“Teams come from all over,” Ruelas said. “The one that stood out the most to us was the team from Portugal. Lorenzo’s team had made it to the final and played the Portuguese team. But to me, where I felt we had our hardest time against was the French team. They were very fast and technical.”
Teammate Fierro had the chance to play on both ’02 and ’03 age group teams. Fierro explained the differences between the two teams and his perspective on the different play styles.
“I played up with Angel’s ’01 and ’02 team and my age group ’03 and ’04 team,” Fierro said. “The competitiveness was very different, up with Angel’s team everything was about being perfect, no messing up, lots of physicality. Down on the ’03 and ’04, you could mess up every now and then, just two different types of play styles.”
Ruelas went on to say that while competing against different teams, they learned that every player has their own strengths and weaknesses. Play styles for each team varied. While they saw different ways to play the beautiful game, the team decided to stick with what they knew and their own play style.
Game day energy
Traveling around the world, playing the beautiful game, these two players have played in countless cities. Every player has their favorite spot to play, whether it’s the atmosphere or pregame and post-game hangouts. Ruelas offered his top three cities he loves to be in on game day.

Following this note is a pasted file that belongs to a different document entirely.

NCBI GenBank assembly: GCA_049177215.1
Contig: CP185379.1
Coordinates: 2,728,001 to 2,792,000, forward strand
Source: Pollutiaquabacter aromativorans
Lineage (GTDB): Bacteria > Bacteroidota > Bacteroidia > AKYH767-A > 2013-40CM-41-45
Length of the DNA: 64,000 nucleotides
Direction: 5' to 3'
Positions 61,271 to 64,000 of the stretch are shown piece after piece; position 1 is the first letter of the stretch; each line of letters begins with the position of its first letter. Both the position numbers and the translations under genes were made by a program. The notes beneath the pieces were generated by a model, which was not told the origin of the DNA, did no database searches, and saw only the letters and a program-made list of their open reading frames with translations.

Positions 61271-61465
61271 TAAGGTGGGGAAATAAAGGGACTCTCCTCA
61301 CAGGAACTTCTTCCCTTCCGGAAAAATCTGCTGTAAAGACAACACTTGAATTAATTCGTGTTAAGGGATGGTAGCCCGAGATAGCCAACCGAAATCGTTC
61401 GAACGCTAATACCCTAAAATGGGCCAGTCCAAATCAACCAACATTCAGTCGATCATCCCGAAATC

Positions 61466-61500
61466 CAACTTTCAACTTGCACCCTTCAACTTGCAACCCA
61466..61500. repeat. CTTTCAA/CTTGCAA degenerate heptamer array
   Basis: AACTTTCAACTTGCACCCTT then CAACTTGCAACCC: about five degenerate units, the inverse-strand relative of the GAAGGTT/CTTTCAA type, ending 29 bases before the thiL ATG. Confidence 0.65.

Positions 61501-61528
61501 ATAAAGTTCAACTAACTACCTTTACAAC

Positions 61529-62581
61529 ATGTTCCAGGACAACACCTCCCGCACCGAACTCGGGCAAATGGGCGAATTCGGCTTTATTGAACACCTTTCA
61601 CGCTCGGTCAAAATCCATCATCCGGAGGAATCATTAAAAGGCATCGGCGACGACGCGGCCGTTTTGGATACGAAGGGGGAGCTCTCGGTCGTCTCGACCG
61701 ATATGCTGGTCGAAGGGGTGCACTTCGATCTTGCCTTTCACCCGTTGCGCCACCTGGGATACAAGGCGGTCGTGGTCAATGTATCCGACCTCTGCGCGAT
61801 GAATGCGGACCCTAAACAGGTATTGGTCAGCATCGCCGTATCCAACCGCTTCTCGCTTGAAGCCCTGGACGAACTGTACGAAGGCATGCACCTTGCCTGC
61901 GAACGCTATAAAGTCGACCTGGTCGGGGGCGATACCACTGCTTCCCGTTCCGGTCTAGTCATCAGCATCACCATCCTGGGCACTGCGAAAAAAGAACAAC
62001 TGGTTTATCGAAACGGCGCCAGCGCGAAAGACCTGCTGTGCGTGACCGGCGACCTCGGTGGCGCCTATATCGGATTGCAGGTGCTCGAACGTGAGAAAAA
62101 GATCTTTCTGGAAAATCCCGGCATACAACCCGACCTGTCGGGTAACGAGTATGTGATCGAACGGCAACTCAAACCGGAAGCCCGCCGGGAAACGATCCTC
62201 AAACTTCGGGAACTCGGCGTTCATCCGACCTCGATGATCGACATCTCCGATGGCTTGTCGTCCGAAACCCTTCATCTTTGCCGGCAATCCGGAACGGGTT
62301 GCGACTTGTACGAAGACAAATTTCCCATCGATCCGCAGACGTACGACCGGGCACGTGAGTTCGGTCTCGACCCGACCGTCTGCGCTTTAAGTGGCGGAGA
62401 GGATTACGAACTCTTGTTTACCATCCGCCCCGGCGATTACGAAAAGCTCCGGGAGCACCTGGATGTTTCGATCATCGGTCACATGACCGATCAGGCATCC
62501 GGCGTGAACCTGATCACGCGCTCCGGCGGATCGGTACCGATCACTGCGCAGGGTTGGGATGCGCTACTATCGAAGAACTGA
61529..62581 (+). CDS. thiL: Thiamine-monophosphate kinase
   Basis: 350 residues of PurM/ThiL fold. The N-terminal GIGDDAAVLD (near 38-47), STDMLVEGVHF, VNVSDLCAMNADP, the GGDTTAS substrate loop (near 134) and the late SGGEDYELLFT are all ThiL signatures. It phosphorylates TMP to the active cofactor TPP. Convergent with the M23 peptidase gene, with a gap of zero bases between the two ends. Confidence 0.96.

“For one I enjoyed Vancouver,” Ruelas said. “While playing at the academy, I got to play at the Vancouver Whitecaps home field. So playing in British Colombia was awesome, a great experience. Vegas is always nice; they have a lot of fields and considering how much soccer is played on them they’re really nice. My third one would probably be Phoenix because of the really nice soccer complex that they have.”
This upcoming fall season, Ruelas was nominated for senior class king, along with four other candidates. As a apart of the homecoming court, kings and queens participate in the annual Royal Battle, a dance competition between the kings and queens. Ruelas gave his thoughts on the upcoming events.
“I am extremely excited for the king and queen dance,” Ruelas said. “Ever since sophomore year, when I first saw it, I wanted to be on stage and dance in front of the entire school. Honestly I was shocked; there was no way I thought I would get nominated. The dance is what I’m most looking forward to. It’s something I’ve been waiting forever to do.”
After high school, Ruelas plans on playing overseas in Croatia and take a gap year between his senior year of high school and freshman year of college. He works toward signing a professional contract and doing whatever it takes to accomplish his goal.
For more of Cortez’s interviews check out Richie Cortez discusses Bekah Micu’s return from injury and Richie Cortez discusses FC soccer with senior Jacob Scully.
The slideshow below includes photos of Angel Ruelas playing soccer at a home game .